Peripheral Artery Disease Blockage

Peripheral Artery Disease

Peripheral artery disease (PAD), also known as peripheral vascular disease (PVD), is a very common condition affecting 20 percent of Americans age 65 and older. Peripheral Artery Disease (PAD) develops most commonly as a result of atherosclerosis, or hardening of the arteries, which occurs when cholesterol and scar tissue build up, forming a substance called plaque inside the arteries. This is a very serious condition, therefore needing attention. The clogged arteries cause decreased blood flow to the legs. This can result in pain when walking, and eventually gangrene and amputation.

Because atherosclerosis is a systemic disease (that is, affects the body as a whole), individuals with Peripheral Artery Disease (PAD) are likely to have blocked arteries in other areas of the body. Thus, those with PAD are at increased risk for heart disease, aortic aneurysms and stroke. Peripheral Artery Disease is also a marker for diabetes, hypertension and other conditions. Blood clots may also be a cause of Peripheral Artery Disease.

Peripheral Artery Disease Symptoms

Intermittent Claudication is the most common symptom of Peripheral Artery Disease PAD. Intermittent claudication is painful cramping in the leg or hip that occurs when walking or exercising and typically disappears when the person stops the activity.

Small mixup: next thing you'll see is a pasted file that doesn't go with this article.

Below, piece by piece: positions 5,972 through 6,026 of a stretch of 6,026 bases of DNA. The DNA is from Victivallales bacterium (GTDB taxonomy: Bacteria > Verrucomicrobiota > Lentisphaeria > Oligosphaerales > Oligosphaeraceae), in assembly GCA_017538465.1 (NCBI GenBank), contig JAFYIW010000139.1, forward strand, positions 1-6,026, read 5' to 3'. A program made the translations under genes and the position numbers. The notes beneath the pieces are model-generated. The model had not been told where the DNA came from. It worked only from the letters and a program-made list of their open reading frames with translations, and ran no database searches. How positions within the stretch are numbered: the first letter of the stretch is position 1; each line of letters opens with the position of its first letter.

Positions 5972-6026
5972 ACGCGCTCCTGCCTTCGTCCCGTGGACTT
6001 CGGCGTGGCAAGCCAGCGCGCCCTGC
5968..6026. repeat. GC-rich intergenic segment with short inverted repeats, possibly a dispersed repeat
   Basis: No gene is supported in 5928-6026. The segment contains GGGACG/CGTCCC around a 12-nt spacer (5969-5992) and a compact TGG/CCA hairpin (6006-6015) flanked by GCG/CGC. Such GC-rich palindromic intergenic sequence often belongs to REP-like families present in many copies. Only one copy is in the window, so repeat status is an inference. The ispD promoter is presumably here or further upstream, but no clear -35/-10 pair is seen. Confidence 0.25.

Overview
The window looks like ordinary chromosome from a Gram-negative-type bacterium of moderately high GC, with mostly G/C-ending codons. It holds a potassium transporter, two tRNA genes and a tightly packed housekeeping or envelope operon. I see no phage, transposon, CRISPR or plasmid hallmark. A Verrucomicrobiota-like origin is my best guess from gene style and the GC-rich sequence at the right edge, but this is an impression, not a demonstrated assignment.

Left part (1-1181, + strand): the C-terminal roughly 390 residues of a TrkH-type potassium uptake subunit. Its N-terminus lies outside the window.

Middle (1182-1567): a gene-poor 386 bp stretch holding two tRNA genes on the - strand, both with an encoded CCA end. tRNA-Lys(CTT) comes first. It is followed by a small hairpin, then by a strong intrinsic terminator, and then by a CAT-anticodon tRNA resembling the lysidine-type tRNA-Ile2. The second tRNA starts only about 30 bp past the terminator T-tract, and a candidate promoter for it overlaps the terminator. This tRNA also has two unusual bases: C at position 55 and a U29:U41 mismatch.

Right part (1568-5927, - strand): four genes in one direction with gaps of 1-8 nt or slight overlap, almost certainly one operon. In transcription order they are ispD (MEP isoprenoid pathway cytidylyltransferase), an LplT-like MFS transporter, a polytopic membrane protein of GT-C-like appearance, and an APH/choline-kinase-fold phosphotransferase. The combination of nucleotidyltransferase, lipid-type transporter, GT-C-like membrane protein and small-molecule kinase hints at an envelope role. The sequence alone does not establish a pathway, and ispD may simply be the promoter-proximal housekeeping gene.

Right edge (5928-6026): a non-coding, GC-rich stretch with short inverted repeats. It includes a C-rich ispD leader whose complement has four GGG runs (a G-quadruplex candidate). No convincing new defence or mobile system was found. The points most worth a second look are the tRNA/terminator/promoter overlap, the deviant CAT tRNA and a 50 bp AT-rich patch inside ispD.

• Numbness, tingling and weakness in the lower legs and feet
  • Burning or aching pain in feet or toes when resting
  • Sore on leg or foot that won’t heal
  • Cold legs or feet
  • Color change in skin of legs or feet
  • Loss of hair on legs
  • Have pain in the legs or feet that awakens you at night
  • Many people simply live with their pain, assuming it is a normal part of aging, rather than reporting it to their doctor.


PAD is a disease of the arteries that affects 10 million Americans.

Peripheral Artery Disease (PAD) can happen to anyone, regardless of age, but is most commonly seen in men and women over age 50.

What are the Risk Factors

Those who are at highest risk for PAD are

  • Over age 50
  • Smokers
  • Diabetic
  • Overweight
  • Inactive (and do not exercise)
  • Have high blood pressure or high cholesterol or high lipid blood test
  • Have a family history of vascular disease, such as PAD, aneurysm, heart attack or stroke

How can you Diagnose PAD

The most common test for PAD is the ankle-brachial index (ABI). An ABI is an exam that uses ultrasound and a blood pressure a cuff to measure the ratio of blood pressure in the feet and arms. Your doctor will use the ABI results as well as symptoms and risk factors for PAD to decide if further tests are needed. Sometimes a doctor may order an imaging technique called magnetic resonance angiography (MRA) or with computed tomography (CT) angiography.

Ankle-Brachial Index (ABI)

Peripheral Artery Disease (PAD) is a major public health issue, and the Society of Interventional Radiology recommends greater screening efforts through the use of the ankle-brachial index (ABI) test.

The ABI is a simple, painless test that compares the blood pressure reading in the arm and ankle. It is a direct measure of fatty plaque buildup in leg arteries and an indirect gauge of plaque accumulations throughout the entire cardiovascular system.